Category Archives: Write better (tips and techniques)

Empowering the CORE of Your Story

Introducing a new level of affordable Story Coaching… and why you should take a look.

You don’t have to spend a couple grand to get your story professionally evaluated and coached.  There’s another way to get there, and it’s every bit as thorough and effective at the story level as a full manuscript review… for less than 10 percent of the cost.

You don’t even have to have the manuscript finished… or even started yet.

And now, it’s even better and more focused.

 

When asked about your core story, what would you say?

There really aren’t enough qualifiers in that question to point you toward the best answer, because your genre and your level of craft-speak (knowledge) become variables in that proposition.

There are three primary candidates when it comes to “core story.”

One is the inherent potential and compelling power of your CONCEPT AND PREMISE… how one feeds into, and off, the other.  Without a good answer here your story might be flat before you write a word of it.

Another is the core DRAMATIC ARC of your story, which is a function of genre and structure… and, in every genre, becomes the primary narrative engine of the story.  Get it wrong and the story loses steam before the first quartile concludes.

At this point you may be thinking… wait, isn’t the primary engine of my story the sum of my characters (leaving CHARACTER ARC as the third option among the aforementioned three)?

Well… not not so much.  In genre fiction in particular (as opposed to “literary fiction”), it is the nature and degree with which you’ve given your characters something to do that drives the story forward.

That “something to do” is your CORE DRAMATIC ARC.  Your plot.  The source and contextual impact of conflict in the story.

If that doesn’t work, or if it isn’t there at all, your characters won’t matter.

So the question — the key question, because nothing works until you get this right — is this: how IS your core story coming together?  What is the level of compelling strength and structural execution of your core dramatic arc”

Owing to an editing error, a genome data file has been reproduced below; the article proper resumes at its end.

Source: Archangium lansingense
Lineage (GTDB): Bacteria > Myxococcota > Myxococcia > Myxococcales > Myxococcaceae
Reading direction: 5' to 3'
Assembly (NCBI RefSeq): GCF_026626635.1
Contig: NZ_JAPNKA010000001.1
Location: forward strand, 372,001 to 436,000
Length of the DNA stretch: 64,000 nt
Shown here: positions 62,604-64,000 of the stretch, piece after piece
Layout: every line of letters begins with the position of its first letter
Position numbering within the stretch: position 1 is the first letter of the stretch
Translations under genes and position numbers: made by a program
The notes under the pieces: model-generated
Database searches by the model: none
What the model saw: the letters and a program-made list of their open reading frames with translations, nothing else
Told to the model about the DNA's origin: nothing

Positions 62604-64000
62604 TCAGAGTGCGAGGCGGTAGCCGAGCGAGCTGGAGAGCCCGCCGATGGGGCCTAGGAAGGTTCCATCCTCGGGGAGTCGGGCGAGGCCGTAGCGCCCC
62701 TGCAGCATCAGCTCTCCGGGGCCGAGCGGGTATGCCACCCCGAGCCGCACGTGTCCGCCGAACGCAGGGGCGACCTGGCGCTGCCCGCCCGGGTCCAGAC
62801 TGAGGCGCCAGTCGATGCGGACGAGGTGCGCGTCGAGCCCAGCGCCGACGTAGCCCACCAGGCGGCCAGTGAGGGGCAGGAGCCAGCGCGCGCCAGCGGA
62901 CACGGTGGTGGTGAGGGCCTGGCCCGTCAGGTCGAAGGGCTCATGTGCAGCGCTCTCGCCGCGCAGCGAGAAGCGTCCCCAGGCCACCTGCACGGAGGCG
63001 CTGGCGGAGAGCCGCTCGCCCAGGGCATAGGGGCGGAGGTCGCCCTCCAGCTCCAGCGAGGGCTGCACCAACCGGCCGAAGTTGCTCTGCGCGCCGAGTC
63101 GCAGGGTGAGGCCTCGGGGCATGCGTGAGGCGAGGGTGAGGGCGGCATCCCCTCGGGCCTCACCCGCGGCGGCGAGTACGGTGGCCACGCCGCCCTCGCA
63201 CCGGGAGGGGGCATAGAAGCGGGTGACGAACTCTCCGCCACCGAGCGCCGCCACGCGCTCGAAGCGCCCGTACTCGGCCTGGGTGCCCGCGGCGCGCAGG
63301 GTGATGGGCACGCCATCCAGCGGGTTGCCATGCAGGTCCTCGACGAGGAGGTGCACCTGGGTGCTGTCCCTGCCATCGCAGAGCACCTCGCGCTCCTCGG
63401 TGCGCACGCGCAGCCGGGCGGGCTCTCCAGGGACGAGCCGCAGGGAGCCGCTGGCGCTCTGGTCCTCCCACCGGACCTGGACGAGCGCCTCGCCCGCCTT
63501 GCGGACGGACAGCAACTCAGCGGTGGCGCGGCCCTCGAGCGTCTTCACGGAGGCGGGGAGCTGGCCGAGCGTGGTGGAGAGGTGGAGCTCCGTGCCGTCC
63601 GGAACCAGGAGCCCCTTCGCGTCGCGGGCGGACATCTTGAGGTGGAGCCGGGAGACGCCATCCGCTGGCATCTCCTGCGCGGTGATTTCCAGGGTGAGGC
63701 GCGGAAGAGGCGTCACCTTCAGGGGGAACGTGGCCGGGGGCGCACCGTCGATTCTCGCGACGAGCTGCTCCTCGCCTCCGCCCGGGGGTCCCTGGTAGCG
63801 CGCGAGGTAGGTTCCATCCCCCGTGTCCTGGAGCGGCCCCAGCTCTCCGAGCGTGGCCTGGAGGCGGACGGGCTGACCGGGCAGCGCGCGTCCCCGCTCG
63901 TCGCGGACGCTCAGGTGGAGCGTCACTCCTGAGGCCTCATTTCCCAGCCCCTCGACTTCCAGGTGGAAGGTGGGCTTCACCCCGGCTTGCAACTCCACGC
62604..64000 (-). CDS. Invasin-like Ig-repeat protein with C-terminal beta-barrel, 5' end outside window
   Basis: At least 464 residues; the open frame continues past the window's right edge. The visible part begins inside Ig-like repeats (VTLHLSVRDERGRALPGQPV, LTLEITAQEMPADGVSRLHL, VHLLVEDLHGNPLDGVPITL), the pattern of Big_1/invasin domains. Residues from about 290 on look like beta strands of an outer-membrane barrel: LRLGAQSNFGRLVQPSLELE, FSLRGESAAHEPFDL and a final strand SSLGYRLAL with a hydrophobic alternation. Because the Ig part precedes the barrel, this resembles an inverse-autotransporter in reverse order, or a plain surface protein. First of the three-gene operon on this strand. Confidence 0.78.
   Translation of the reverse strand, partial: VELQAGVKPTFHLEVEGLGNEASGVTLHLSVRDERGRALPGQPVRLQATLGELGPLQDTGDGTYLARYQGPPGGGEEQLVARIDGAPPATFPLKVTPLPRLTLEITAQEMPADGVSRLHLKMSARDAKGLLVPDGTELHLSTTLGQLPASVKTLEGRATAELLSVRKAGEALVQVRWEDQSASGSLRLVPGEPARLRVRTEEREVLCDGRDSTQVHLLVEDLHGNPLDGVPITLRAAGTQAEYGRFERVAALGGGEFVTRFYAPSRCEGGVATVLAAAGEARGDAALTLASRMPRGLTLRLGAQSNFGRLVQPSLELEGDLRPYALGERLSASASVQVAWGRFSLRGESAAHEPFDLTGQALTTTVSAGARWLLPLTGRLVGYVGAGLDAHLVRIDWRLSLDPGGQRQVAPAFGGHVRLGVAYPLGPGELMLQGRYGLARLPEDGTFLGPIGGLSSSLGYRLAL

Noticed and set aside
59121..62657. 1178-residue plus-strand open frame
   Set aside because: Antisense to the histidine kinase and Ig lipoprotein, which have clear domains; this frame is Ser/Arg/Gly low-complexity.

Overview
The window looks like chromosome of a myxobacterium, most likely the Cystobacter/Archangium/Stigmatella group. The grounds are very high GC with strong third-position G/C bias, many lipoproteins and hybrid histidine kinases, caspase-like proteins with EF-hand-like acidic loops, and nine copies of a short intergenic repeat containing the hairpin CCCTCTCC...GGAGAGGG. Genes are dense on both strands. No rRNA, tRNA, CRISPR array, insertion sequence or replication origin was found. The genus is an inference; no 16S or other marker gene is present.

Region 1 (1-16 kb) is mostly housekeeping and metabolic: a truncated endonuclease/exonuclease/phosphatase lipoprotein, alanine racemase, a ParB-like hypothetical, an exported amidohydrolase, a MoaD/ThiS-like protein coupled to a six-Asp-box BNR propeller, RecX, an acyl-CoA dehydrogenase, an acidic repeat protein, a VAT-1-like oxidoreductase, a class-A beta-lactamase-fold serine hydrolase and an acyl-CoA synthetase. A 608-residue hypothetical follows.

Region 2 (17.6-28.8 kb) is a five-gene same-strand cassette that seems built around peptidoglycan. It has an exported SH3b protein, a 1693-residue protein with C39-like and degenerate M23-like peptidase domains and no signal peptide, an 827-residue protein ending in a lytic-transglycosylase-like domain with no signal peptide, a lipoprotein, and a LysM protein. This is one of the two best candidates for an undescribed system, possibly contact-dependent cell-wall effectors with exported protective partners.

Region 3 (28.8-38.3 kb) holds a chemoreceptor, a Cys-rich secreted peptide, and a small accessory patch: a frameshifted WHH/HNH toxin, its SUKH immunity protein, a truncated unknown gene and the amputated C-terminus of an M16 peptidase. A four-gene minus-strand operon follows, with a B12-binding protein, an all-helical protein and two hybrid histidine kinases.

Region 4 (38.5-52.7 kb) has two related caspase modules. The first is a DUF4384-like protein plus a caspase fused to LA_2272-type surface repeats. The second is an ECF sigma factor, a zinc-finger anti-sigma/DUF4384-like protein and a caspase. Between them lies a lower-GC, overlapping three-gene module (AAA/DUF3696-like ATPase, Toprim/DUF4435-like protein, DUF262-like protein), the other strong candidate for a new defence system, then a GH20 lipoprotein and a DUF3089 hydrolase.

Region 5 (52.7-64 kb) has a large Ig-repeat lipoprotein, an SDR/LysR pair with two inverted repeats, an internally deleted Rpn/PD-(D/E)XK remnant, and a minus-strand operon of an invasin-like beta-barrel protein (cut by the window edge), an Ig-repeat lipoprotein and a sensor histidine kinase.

Does it work?  How can it be strengthened?

And then the next question is… how do you find out?

Here’s the new Story Coaching answer to that one.

I’ve developed, and have just launched, a new level of coaching that focuses in on the Core Dramatic Arc of your story, as a facet of your story plan (or of your latest draft if you’ve gone that far).  It’s a Questionnaire-driven process, which makes it affordable at only $95.

This program stands alongside my Quick Hit Concept Review ($49) as a specialized evaluation of your story plan.  And it is a subset of my Full Story Plan level of analysis (at $245), which looks at your story according to a sequential rendering of your major story beats.

Why add this new level?

Because you can totally nail your Concept and Premise , but the story will still hobble if your Core Dramatic Arc is not optimal.

And you can get to the finish line with a full story plan, only to find that the central driving force of it – the core dramatic arc – is a 4-cylinder putt-putt installed into the body of a gleaming sports car or elegant luxury machine.

In other words, your full story and it’s gleaming new characters may be under-powered.

Here’s what the initial beta user (a writer, just like you) has to say about the new DRAMATIC ARC ANALYSIS:

“Wow, I am BLOWN AWAY by how good this is! I’m about halfway through the “first draft answers” and I’m amazed at the info you’re pulling out of me. Hurts so good! It is the most detailed, but succinct, interactive step-by-step forced look-in-the-mirror that all of us novices need, that I’ve ever seen. (And like most writerly dreamers, I have a large library of writing how-to books, including yours.)

It’s ‘way too cheap, too.”

You can opt in using the proper service level Paypal button from the Home page in the left column…or email me to request direct invoicing if you don’t have a Paypal account.